On January 14th, I will be in Luxembourg to present the results of a joint research project to reviewers of the European Commission.
We’ve not been vocal about it (and frankly, I’m not looking for excuses, that’s just plain laziness on my part), but Nu Echo has been an active consortium member of a European research project over the last two years: the SpeDial project, funded by the European Commission’s 7th Framework Programme (FP7). The consortium, led by prof. Alex Potamianos, included both commercial entities like VoiceWeb in Athens, Greece, and ourselves, and a number of academic research partners:
- the Athena Research and Innovation Center in Information, Communication and Knowledge Technologies, in Greece,
- the Telecommunication Systems Institute @ Technical University Of Crete,
- KTH Royal Institute of Technology of Stockholm, Sweden, and
- INESC-ID, from Lisboa, Portugal.
The project, whose name stands for Spoken Dialogue Analytics, aimed to apply speech analytics technologies to the IVR world. To quote prof. Potamianos, the project proposes “a process for spoken dialogue service development, enhancement and customization of deployed services, where data logs are analyzed and used to enhance the service in a semi-automated fashion”. Some of the technologies employed in the project are age/gender detection, speech and text affective analysis, and hotspot detection.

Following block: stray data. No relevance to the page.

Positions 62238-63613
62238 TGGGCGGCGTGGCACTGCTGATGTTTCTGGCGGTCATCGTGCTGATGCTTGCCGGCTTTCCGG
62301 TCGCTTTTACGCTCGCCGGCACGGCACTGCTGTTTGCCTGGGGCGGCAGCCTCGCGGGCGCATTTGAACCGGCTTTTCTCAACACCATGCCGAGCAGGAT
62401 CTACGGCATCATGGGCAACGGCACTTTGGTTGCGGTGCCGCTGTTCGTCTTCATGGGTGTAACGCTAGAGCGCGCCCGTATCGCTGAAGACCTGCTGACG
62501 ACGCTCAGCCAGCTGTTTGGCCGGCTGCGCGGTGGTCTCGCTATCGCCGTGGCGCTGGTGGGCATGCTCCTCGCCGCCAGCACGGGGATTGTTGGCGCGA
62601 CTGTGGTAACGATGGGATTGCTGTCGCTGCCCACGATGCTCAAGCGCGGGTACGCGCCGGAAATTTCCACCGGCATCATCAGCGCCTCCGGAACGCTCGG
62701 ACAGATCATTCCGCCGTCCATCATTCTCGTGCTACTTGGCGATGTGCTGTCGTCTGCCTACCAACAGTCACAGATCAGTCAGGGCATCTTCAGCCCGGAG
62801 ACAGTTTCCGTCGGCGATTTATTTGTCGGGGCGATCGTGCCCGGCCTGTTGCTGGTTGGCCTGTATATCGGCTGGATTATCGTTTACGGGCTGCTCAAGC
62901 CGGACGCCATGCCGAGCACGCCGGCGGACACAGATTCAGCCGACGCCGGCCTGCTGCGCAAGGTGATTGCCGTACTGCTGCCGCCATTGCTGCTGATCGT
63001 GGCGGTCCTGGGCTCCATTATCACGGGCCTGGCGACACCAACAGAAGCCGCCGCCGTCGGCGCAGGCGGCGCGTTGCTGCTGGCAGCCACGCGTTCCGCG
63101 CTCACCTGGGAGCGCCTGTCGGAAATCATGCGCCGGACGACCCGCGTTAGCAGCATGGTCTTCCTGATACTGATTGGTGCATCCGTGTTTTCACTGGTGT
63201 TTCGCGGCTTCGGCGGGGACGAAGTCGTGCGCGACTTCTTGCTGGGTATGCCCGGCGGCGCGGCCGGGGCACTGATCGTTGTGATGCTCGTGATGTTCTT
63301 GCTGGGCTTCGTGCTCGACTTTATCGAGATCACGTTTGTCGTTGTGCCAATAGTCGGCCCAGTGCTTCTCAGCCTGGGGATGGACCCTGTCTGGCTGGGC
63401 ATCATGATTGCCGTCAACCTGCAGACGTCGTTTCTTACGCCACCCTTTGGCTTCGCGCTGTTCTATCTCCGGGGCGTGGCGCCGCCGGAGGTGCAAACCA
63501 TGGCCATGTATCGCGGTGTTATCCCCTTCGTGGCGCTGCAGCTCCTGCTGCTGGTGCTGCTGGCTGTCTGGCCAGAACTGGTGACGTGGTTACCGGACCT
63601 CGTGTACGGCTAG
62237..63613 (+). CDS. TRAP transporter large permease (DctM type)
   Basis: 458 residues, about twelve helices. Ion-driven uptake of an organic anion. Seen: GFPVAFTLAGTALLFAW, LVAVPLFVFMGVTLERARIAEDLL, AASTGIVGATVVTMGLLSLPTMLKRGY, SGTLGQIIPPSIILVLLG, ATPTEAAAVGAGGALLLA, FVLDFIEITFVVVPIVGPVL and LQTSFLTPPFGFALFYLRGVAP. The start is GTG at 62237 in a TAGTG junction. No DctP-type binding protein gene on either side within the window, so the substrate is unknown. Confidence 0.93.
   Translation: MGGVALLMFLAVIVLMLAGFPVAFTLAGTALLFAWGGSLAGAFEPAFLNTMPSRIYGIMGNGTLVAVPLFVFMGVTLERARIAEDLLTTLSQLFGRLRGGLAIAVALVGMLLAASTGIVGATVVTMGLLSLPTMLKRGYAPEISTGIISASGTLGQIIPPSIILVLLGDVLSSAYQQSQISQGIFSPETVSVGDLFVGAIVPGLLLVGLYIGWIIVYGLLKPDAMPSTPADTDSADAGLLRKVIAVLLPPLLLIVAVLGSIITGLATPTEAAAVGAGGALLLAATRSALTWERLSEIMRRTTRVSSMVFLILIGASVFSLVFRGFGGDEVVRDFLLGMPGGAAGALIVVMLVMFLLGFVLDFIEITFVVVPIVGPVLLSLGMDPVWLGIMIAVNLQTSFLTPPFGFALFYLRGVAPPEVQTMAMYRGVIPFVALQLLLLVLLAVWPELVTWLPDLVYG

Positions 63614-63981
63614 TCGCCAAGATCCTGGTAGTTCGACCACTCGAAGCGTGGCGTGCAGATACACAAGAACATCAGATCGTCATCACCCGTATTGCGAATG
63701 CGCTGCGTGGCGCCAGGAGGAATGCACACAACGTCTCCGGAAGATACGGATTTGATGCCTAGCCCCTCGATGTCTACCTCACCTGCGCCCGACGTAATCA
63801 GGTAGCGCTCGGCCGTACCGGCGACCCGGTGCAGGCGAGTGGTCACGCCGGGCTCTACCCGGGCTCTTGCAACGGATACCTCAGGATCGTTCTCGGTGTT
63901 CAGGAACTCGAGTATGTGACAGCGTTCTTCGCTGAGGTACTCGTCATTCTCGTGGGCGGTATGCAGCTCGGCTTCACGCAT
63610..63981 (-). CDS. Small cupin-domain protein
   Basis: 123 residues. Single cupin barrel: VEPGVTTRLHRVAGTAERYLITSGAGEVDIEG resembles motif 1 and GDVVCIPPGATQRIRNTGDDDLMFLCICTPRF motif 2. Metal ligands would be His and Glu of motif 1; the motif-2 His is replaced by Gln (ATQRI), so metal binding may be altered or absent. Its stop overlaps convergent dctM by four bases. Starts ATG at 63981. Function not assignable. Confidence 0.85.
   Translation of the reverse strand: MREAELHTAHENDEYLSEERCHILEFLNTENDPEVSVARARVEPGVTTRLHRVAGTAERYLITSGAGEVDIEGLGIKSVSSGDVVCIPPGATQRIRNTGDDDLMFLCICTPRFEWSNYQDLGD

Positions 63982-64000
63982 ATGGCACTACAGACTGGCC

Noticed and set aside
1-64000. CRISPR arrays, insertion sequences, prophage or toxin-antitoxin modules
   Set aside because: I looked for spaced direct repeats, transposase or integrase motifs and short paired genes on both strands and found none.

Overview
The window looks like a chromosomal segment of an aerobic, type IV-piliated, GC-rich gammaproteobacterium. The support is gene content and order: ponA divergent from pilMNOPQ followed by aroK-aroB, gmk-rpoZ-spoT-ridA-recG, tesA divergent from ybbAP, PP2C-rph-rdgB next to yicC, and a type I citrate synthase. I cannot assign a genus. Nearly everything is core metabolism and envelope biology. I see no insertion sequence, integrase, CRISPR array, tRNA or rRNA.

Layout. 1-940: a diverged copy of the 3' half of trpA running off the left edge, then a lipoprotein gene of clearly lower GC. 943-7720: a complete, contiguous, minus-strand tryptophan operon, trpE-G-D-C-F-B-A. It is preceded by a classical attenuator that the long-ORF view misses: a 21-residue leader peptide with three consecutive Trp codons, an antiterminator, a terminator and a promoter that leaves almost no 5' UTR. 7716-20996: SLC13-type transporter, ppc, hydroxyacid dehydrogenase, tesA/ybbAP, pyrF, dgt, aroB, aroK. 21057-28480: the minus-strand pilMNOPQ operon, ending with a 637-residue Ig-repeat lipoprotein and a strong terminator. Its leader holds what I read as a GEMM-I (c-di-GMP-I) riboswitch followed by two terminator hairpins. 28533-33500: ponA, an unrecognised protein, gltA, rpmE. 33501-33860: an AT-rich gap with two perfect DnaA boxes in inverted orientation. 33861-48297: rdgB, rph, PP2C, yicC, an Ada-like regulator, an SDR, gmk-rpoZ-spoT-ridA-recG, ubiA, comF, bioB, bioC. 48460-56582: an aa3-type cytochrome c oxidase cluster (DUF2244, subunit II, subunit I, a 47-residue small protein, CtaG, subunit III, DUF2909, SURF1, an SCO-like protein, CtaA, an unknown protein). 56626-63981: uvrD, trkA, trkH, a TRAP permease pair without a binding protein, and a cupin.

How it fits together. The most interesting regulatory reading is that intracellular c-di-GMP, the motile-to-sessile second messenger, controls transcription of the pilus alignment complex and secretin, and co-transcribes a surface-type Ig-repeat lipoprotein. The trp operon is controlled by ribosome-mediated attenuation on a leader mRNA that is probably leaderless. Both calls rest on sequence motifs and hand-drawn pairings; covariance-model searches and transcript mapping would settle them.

As part of this project, Nu Echo has significantly enhanced its internal speech tuning environment, Atelier. For instance, we added full support for the common SPDXml file format that was devised in the project and a sophisticated dialogue path navigator to interactively explore paths in the dialogue that were taken by actual callers and pinpoint dialogue hotspots (think Google Analytics’ behavior flow for speech applications!). We also devised effective techniques and tools to automate the process of finding tuning opportunities. A preliminary version of these tools was presented at the SpeechTEK conference in New York last summer.
In the upcoming weeks, I will present in more details the results of our work and how the tools developed help us tame the complexity of speech tuning. Stay tuned!